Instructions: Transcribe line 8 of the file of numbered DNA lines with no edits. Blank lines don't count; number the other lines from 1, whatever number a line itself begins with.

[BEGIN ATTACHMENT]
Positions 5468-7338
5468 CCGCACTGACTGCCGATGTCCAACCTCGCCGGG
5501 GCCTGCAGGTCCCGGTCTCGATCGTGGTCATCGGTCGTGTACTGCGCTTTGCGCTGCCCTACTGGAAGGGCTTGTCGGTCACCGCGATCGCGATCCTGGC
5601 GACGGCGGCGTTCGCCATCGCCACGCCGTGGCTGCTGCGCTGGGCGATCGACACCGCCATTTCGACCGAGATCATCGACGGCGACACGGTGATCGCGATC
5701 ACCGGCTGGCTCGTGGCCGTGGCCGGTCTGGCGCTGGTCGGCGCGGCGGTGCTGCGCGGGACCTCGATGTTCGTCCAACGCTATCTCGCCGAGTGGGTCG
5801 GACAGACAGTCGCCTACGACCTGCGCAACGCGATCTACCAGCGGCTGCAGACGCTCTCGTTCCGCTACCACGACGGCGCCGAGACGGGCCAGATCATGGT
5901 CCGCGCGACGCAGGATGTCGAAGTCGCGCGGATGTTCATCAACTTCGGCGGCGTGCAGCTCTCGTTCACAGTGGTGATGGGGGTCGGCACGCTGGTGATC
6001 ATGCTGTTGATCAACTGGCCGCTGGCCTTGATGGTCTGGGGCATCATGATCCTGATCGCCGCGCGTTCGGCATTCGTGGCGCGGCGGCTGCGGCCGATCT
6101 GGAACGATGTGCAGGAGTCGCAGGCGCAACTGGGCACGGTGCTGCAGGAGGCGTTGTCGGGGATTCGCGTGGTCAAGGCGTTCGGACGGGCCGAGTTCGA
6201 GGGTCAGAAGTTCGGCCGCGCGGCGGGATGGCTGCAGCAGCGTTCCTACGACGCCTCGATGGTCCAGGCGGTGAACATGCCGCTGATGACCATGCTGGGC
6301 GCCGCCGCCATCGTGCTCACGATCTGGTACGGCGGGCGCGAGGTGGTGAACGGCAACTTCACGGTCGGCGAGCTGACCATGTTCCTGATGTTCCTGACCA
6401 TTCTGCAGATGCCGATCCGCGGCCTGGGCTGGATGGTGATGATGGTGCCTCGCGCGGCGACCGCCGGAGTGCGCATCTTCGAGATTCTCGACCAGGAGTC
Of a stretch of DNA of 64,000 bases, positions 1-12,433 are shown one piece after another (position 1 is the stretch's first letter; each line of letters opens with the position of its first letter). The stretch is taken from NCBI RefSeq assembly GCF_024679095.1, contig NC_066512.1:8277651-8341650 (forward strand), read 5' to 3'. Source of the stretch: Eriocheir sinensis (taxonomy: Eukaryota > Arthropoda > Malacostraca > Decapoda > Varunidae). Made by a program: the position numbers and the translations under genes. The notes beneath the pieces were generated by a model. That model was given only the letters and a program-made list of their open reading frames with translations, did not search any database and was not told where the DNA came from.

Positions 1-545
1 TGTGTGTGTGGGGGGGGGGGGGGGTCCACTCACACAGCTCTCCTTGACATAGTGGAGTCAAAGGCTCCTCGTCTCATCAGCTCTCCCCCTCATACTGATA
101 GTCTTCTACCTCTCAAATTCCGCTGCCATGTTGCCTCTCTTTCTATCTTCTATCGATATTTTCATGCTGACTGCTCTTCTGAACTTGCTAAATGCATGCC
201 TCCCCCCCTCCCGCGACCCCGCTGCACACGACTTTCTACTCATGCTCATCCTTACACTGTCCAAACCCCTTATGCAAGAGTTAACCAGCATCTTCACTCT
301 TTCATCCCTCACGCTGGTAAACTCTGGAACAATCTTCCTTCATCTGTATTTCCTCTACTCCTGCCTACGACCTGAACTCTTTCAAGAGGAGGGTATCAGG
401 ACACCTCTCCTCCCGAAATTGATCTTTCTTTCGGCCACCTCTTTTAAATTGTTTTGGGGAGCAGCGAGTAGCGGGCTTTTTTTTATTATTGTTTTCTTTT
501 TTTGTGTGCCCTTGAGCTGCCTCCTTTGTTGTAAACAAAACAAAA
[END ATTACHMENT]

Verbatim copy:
6001 ATGCTGTTGATCAACTGGCCGCTGGCCTTGATGGTCTGGGGCATCATGATCCTGATCGCCGCGCGTTCGGCATTCGTGGCGCGGCGGCTGCGGCCGATCT